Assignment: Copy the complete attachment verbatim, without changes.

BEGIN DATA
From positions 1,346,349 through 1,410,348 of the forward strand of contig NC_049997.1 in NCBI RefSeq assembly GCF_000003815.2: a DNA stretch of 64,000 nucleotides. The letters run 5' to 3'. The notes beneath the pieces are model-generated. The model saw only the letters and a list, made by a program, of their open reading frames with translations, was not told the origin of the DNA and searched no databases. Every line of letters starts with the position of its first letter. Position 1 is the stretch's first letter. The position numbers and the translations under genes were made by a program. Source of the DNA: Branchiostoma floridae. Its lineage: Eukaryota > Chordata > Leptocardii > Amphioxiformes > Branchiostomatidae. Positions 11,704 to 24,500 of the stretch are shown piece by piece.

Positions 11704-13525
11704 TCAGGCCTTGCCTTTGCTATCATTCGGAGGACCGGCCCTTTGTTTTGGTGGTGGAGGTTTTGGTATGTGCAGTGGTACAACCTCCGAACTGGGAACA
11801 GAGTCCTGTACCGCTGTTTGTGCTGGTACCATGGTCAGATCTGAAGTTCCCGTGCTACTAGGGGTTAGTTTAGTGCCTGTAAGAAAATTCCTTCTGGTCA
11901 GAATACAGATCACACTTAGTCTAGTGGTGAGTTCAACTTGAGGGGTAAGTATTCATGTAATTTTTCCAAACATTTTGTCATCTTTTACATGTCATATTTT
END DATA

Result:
From positions 1,346,349 through 1,410,348 of the forward strand of contig NC_049997.1 in NCBI RefSeq assembly GCF_000003815.2: a DNA stretch of 64,000 nucleotides. The letters run 5' to 3'. The notes beneath the pieces are model-generated. The model saw only the letters and a list, made by a program, of their open reading frames with translations, was not told the origin of the DNA and searched no databases. Every line of letters starts with the position of its first letter. Position 1 is the stretch's first letter. The position numbers and the translations under genes were made by a program. Source of the DNA: Branchiostoma floridae. Its lineage: Eukaryota > Chordata > Leptocardii > Amphioxiformes > Branchiostomatidae. Positions 11,704 to 24,500 of the stretch are shown piece by piece.

Positions 11704-13525
11704 TCAGGCCTTGCCTTTGCTATCATTCGGAGGACCGGCCCTTTGTTTTGGTGGTGGAGGTTTTGGTATGTGCAGTGGTACAACCTCCGAACTGGGAACA
11801 GAGTCCTGTACCGCTGTTTGTGCTGGTACCATGGTCAGATCTGAAGTTCCCGTGCTACTAGGGGTTAGTTTAGTGCCTGTAAGAAAATTCCTTCTGGTCA
11901 GAATACAGATCACACTTAGTCTAGTGGTGAGTTCAACTTGAGGGGTAAGTATTCATGTAATTTTTCCAAACATTTTGTCATCTTTTACATGTCATATTTT